It was hunting season, so Bubba’s was filled with a combination of fishermen and hunters: the hunters were all in camouflage outfits so they could not be seen by wary deer as they were sitting in their insulated and heated shoot houses. The fishermen were all dressed in rubber boots and overalls, most of them also camouflaged, apparently so the fish, looking up from the murky depths of the river, would mistake them for shrubberies of various sorts. No one ever said that fish were very smart. I was the only one not dressed in camo. I felt nearly naked as everyone looked me up and down.
“You must be here for the funeral,” said Bubba.
“No,” I replied. “I am here to get a coke and a bag of potato chips.”
“Are you sure you’re not here for the funeral? We’re gonna bury ol’ Clyde. Everyone liked him. We’re likely to have a big turnout,” Bubba told me.
“I’m sorry, I didn’t know Mr. Clyde. I regret to hear of the passing of your friend.”
“Yep,” said Bubba, shaking his head slowly as a tear formed in the corner of his left eye, which looked like it may have been glass . . . I couldn’t be sure. “Ol’ Clyde was a good’un. He never missed a day of fishin’ and huntin’ right up ’til he had the big one. He’d hunt all day and fish all night, or fish all day and hunt all night. It never mattered much to ol’ Clyde. He was a sportsman’s sportsman.”
“He was fortunate to have so many admirers,” I said, setting my coke and potato chips on the counter.
Bubba looked me up and down, twice. I couldn’t tell which eye he was looking at me with, but one of them, certainly, was peering intently at me. “I cain’t sell you them right now,” he said.
“Well, why not?” I asked.
“’Cause ol’ Clyde’s funeral starts in about fifteen minutes, and by law, I can’t sell no food items a quarter-hour before, or a quarter-hour after the funeral. It’s a hell-uv-a bad law, if you ask me. But they say since ol’ Clyde’s laid out out back, when we bring his remains in here for the funeral proper, I can’t sell no food or beverages. That’s why we’re so busy right now. Ever one’s done stocked up on what they needed before the funeral and now they’re a-stayin’ ’til it’s over. Some of ’em missed the deadline and’ll have to wait now. If you’re a mind to, one of them feller’s over there will give you a beer to tide you over until after the funeral’s over.”
“You’re having the funeral in HERE?” I asked.
“Yep. We do it all the time. Them chairs and tables in the back ain’t only our eatin’ area, it’s our funeral chapel. You might as well go on and stay. Ol’ Clyde’s widder will be glad to meetcha. You can just tell her you knowed ol’ Clyde from way back . . . that y’all’uz ol’ fishin’ buddies. She’d like that. She won’t never know no differnce.”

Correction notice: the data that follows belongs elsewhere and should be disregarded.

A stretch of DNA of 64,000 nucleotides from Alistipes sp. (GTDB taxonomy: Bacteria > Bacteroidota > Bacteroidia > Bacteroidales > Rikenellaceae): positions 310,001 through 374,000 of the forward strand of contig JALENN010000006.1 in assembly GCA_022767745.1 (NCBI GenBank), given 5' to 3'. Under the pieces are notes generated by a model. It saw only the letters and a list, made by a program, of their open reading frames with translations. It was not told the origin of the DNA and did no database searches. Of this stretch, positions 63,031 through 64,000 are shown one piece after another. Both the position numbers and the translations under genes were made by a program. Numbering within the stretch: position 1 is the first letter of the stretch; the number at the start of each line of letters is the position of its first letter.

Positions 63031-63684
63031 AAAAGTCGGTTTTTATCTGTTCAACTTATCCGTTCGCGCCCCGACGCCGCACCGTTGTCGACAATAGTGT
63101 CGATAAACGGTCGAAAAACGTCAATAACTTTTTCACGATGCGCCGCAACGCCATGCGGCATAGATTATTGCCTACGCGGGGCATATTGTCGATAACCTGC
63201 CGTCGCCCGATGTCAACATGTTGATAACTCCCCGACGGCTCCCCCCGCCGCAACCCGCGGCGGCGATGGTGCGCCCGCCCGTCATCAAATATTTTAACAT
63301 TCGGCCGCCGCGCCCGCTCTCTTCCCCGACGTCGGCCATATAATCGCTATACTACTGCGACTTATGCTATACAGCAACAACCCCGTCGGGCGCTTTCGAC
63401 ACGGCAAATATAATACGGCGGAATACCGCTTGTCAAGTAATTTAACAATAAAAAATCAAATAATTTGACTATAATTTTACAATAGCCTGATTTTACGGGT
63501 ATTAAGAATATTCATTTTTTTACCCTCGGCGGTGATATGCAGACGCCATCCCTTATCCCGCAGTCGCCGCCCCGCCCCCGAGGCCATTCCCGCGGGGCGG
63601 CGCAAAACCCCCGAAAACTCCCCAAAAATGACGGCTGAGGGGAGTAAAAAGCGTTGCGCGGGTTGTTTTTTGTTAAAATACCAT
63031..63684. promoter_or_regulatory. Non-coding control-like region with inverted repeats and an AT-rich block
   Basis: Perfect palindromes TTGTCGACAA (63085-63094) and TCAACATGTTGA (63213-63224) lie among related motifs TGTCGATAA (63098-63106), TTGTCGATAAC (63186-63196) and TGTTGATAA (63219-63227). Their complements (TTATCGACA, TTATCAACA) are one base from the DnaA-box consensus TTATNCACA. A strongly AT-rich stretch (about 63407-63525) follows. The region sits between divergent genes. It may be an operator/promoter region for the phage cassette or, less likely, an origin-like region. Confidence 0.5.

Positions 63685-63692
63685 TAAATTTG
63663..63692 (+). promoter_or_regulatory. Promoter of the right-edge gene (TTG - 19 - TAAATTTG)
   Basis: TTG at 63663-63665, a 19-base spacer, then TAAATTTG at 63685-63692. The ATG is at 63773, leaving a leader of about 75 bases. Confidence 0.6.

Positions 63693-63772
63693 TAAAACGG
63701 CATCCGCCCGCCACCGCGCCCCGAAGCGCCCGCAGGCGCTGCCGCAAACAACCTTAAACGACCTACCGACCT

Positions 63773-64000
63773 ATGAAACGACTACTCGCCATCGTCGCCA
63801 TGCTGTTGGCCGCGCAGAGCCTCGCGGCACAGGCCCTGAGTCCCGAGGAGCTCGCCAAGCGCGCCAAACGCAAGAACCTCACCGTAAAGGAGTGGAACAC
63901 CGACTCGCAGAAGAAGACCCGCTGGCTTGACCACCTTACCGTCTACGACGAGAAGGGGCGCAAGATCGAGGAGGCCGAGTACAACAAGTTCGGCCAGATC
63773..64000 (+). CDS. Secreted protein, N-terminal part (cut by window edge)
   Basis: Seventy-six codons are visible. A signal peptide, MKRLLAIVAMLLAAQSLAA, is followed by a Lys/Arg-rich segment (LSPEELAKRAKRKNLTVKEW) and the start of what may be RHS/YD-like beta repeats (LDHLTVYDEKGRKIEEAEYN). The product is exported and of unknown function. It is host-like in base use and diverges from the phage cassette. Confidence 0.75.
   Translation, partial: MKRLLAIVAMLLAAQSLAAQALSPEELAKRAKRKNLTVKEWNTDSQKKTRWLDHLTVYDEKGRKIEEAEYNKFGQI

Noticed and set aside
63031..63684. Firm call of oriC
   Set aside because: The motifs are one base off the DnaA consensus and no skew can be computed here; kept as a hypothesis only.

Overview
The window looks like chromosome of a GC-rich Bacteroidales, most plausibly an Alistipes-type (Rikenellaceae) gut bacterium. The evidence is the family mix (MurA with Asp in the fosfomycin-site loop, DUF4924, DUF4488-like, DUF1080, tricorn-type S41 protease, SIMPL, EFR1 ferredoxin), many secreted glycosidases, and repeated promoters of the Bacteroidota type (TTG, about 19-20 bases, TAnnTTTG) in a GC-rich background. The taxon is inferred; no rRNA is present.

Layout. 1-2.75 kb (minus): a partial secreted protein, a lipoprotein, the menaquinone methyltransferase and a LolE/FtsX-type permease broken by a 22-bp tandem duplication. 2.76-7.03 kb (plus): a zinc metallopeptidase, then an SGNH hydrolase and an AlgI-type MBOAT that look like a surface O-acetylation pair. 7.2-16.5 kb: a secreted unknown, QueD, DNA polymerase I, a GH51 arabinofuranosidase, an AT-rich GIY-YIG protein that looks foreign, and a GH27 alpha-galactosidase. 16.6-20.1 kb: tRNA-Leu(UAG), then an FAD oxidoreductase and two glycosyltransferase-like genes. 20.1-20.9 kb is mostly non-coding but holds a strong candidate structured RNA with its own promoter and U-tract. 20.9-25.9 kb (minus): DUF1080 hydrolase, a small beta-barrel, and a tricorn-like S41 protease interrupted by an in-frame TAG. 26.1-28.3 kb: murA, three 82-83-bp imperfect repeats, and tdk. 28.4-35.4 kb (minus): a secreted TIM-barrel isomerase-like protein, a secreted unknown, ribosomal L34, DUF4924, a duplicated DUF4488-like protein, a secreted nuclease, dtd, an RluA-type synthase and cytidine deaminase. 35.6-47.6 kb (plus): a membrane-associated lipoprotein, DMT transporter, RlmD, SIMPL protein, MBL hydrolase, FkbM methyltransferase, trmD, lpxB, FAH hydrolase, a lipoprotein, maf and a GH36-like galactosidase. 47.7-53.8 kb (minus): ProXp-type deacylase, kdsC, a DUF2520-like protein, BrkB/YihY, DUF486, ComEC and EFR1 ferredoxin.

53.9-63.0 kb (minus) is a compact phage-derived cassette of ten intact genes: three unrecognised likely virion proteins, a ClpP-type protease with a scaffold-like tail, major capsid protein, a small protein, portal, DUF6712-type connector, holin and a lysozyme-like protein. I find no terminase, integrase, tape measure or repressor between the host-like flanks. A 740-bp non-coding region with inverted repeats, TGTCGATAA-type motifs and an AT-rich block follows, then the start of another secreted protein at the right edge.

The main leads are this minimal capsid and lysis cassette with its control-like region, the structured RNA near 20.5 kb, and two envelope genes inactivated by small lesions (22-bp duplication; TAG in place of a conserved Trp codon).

“Thank you . . . Bubba, is it? But I reckon I need to get back on the road. I’ll stop in again, sometime when I’m down this way. Perhaps you’ll be able to sell me my coke and chips.”
“Yeah, I’m Bubba. Shore hate you cain’t stay. We’ll have a hell-uv-a good time sending ol’ Clyde on off to his re-ward. The law says I cain’t sell nothing right now, but folks done bought all the beer they’ll need for the funeral. The law don’t say nothing about eatin’ and drankin’ during the funeral, just about me sellin’ it,” he explained.
It looked like to me the funeral party had already started. Bubba said, “You be shore and come back, now.”
I nodded as I headed for the door. Already, six men in camouflage overalls were wheeling ol’ Clyde’s casket out into the eating area/funeral chapel. To the sight of dozens of camouflaged men standing at attention, I heard a synchronized popping of Bud Light tabs. “Schhhhh-took,” cried the beer cans. “Slurp,” was the sound echoing from the simultaneous sips of those gathered for Ol’ Clyde. “Chirp-Chirp-Chirp,” cried the crickets in the cage. “Whiz-a-wiz,” cried the aerators in the minnow tank. And “Chusssshhhh, crackle, crackle, pop, sizzle,” shouted the deep fat fryer as a sweaty, consumptive, hair-netted woman wiped her brow with one hand while putting biscuit-dough burritos in the deep-fat fryer with the other. I wondered if she was Mrs. Bubba. Apparently you couldn’t sell them during the funeral, but you could have them hot and ready for those who developed a lustful burrito hunger precipitated purely by their prohibition for a short period.
I wondered where ol’ Clyde’s women were, but they were pulling up in a black Jeep stretch-limousine as I approached the door. The stylized gold-leaf lettering on the side of the limousine said, “Bubba’s Bait Shop and Funeral Home. 24 Hour Service. Call (205) 555-5555. Ask for BUBBA.”
The last thing I heard as I walked out the door was Bubba telling the cook, “You know, ol’ Clyde sure loved them burritos. We need to put one in his casket along with a box of crickets. That’d be a nice touch, don’cha thank?” She said nothing, just shaking the fry basket, getting the burritos nice and golden brown as she continually wiped her forehead, this time, I noticed, with the same hand she put them in there with. It was a bit comforting knowing that they would be too hot for either hand when she took the out of the oil. A lot of things can sure pass through a person’s mind in a short time.
I picked up a flyer at the door. It read, “One Month’s Free Bait With Pre-Need Funeral Arrangement. Just Ask Bubba!”
The world certainly ended for ol’ Clyde. He will be missed by his many friends.